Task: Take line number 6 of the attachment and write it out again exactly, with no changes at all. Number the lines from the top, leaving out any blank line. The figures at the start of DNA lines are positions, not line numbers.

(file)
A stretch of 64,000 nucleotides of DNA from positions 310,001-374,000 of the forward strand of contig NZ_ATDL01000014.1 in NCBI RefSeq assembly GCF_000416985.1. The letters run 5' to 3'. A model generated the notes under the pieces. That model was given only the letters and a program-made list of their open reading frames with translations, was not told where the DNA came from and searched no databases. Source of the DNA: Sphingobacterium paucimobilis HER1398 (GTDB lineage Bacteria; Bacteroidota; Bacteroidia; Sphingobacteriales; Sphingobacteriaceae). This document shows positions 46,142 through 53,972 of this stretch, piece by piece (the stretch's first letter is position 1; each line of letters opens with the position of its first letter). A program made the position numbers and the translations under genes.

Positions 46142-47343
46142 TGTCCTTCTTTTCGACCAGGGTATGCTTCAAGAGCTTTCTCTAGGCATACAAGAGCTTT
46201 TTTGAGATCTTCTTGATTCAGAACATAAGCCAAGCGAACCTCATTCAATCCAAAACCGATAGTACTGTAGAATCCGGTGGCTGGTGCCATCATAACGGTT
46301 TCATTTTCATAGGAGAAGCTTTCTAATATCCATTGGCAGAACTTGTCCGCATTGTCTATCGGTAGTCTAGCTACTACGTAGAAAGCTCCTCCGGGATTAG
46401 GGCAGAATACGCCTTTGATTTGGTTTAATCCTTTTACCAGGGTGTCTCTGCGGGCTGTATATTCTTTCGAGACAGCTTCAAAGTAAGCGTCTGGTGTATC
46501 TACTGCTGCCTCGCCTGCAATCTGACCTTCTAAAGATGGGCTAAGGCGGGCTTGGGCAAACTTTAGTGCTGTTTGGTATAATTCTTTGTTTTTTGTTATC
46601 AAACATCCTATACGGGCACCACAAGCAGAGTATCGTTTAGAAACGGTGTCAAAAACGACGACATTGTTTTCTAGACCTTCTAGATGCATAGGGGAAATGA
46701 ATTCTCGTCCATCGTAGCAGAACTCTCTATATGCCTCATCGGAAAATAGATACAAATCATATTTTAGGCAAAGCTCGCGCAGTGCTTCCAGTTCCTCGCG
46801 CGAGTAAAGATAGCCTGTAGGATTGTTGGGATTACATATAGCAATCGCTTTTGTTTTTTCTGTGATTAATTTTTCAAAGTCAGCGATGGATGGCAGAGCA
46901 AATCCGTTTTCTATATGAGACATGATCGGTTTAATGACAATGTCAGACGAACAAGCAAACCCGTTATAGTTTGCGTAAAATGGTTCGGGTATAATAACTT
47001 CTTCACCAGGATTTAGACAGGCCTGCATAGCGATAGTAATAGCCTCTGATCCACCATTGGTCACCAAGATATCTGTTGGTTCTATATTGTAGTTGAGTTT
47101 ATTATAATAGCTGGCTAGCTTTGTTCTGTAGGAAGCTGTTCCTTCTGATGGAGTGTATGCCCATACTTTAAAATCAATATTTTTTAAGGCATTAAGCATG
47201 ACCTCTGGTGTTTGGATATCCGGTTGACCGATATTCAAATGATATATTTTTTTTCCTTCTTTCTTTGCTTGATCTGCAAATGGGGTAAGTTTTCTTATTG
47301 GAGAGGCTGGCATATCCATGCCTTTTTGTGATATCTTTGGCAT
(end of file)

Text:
46401 GGCAGAATACGCCTTTGATTTGGTTTAATCCTTTTACCAGGGTGTCTCTGCGGGCTGTATATTCTTTCGAGACAGCTTCAAAGTAAGCGTCTGGTGTATC